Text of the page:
The leucocyte common antigen, or CD45, belong to a family of cell surface glycoproteins with a heavily glycosylated extracellular domain, a transmembrane segment, and a large cytoplasmic domain that contains tyrosine phosphatase activity, is found on all hematopoietic cells except erythrocytes and platelets. T cell ALLs are usually CD45 positive. [3]

The present case of T cell ALL revealed uncommon immunophenotype by showing CD45 negative blast population. Behm et al. in their study on 249 cases of childhood ALL found that all 55 T-cell cases expressed CD45 and expression of the antigen was more extensive for T-cell ALL than for B-lineage ALL. [3]

Ratei et al. (1998) evaluated the expression pattern of CD45 in 638 childhood ALL cases including childhood B cell precursor (n = 529) and T cell ALL (n = 109) and observed that only four cases (3.7%) of T ALL did not express CD45. [4] Ari nakamura et al. (2001) evaluated the clinical implications of CD45 expression in acute childhood lymphoblastic leukemia (ALL) and measured the CD45 expression of blast cells from 133 untreated patients with childhood B-precursor ALL (n = 118) or T-ALL (n = 15). Their results showed that the levels of expression of the CD45 antigen on leukemic lymphoblasts were significantly correlated with the clinical features and prognosis of childhood ALL and showed that high expression levels of CD45 antigen significantly correlated with unfavorable outcome of the high-risk patients with B-precursor ALL, however, all the T-ALL cases were positive for CD45 expression. [5]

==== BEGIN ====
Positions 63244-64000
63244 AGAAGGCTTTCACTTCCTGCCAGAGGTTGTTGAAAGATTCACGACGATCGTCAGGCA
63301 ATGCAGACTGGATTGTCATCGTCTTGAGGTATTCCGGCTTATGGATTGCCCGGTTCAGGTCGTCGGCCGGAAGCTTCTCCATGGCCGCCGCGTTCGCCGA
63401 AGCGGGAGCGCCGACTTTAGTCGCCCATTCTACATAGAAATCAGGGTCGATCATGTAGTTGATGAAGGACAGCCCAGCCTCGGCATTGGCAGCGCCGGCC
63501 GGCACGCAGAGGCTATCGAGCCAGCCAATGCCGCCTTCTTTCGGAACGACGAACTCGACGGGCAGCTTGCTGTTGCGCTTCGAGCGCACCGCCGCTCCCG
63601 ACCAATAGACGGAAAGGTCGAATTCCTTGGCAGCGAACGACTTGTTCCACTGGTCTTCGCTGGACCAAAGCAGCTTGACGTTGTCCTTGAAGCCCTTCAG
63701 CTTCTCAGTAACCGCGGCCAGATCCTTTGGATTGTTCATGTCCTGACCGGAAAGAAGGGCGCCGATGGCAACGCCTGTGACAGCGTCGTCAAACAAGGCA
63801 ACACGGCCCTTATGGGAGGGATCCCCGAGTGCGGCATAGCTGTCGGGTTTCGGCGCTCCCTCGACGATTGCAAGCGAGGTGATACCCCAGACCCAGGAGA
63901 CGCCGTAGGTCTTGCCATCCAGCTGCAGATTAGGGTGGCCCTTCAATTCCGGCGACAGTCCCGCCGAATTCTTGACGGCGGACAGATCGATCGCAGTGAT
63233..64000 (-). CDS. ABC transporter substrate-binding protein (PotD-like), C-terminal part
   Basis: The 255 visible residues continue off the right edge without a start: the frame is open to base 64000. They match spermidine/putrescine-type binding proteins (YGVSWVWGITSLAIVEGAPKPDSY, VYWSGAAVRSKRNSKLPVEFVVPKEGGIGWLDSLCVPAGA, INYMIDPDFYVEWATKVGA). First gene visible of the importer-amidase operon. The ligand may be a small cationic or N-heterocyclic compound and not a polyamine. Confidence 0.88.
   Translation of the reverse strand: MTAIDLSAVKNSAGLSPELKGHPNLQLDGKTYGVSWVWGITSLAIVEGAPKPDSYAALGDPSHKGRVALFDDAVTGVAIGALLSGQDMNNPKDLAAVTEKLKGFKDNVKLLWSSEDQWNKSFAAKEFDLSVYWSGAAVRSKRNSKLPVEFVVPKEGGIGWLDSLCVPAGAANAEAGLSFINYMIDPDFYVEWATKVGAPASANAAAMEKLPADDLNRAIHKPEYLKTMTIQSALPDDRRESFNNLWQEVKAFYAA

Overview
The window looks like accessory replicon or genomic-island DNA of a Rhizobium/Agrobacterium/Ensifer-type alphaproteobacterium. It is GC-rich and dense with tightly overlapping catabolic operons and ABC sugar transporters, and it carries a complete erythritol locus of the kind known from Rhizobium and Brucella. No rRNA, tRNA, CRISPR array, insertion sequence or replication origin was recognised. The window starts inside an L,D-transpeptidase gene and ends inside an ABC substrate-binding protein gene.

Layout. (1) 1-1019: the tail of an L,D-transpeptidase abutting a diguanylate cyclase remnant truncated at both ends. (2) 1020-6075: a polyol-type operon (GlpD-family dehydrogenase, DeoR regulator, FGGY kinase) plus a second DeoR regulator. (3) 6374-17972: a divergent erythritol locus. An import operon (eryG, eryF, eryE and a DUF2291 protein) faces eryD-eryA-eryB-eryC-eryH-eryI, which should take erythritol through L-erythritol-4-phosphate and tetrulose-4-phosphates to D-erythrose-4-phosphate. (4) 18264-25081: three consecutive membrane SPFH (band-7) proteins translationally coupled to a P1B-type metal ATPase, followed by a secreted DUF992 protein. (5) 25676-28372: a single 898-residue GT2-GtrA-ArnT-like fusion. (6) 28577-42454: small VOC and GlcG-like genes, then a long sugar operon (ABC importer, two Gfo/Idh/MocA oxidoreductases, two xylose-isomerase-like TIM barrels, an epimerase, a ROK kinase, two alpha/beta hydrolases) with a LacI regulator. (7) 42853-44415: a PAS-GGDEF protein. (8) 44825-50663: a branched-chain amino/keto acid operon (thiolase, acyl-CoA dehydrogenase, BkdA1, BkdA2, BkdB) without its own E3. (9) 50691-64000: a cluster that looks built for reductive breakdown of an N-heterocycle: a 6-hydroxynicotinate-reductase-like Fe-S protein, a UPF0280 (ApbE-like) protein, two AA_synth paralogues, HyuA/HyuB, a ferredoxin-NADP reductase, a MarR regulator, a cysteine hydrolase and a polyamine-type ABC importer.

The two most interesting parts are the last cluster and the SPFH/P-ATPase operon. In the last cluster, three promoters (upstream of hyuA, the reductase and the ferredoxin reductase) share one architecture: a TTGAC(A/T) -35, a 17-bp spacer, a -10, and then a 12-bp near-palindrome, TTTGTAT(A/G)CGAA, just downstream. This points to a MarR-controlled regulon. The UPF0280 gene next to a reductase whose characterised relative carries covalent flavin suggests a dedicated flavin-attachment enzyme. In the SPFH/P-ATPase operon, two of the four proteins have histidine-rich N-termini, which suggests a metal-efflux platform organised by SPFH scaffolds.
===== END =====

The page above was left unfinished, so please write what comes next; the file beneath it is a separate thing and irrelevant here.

To conclude, the presenting case was associated with unusual clinical and laboratory findings. The present case was unusual as despite being T cell ALL, there was no mediatinal mass or pleural effusion but succumbed very early in the disease course to intracranial hemorrhage. Further, blast population in this case was CD45 negative which is very unusual with T-ALL.

 
   References Top

1.
Lowe EJ, Pui CH, Hancock ML, Geiger TL, Khan RB, Sandlund JT. Early complications in children with acute lymphoblastic leukemia presenting with hyperleukocytosis. Pediatr Blood Cancer 2005;45:10-5.  Back to cited text no. 1
    
2.
Astwood E, Vora A. Personal practice: How we manage the risk of bleeding and thrombosis in children and young adults with acute lymphoblastic leukaemia. Br J Haematol 2011;152:505-11.  Back to cited text no. 2
    
3.
Behm FG, Raimondi SC, Schell MJ, Look AT, Rivera GK, Pui CH. Lack of CD45 antigen on blast cells in childhood acute lymphoblastic leukemia is associated with chromosomal hyperdiploidy and other favorable prognostic features. Blood 1992;79:1011-6.  Back to cited text no. 3
    
4.
Ratei R, Sperling C, Karawajew L, Schott G, Schrappe M, Harbott J, et al. Immunophenotype and clinical characteristics of CD45-negative and CD45-positive childhood acute lymphoblastic leukemia. Ann Hematol 1998;77:107-14.  Back to cited text no. 4
    
5.
Nakamura A, Tsurusawa M, Kato A, Taga T, Hatae Y, Miyake M, et al. Prognostic impact of CD45 antigen expression in high risk childhood B-cell precursor acute lymphoblastic leukemia. Leuk Lymphoma 2001;42:393-8.  Back to cited text no. 5
    

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Correspondence Address:
Dr. Mukul Aggarwal
Department of Hematology, All India Institute of Medical Sciences, New Delhi
India
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Source of Support: None, Conflict of Interest: None


DOI: 10.4103/0377-4929.142729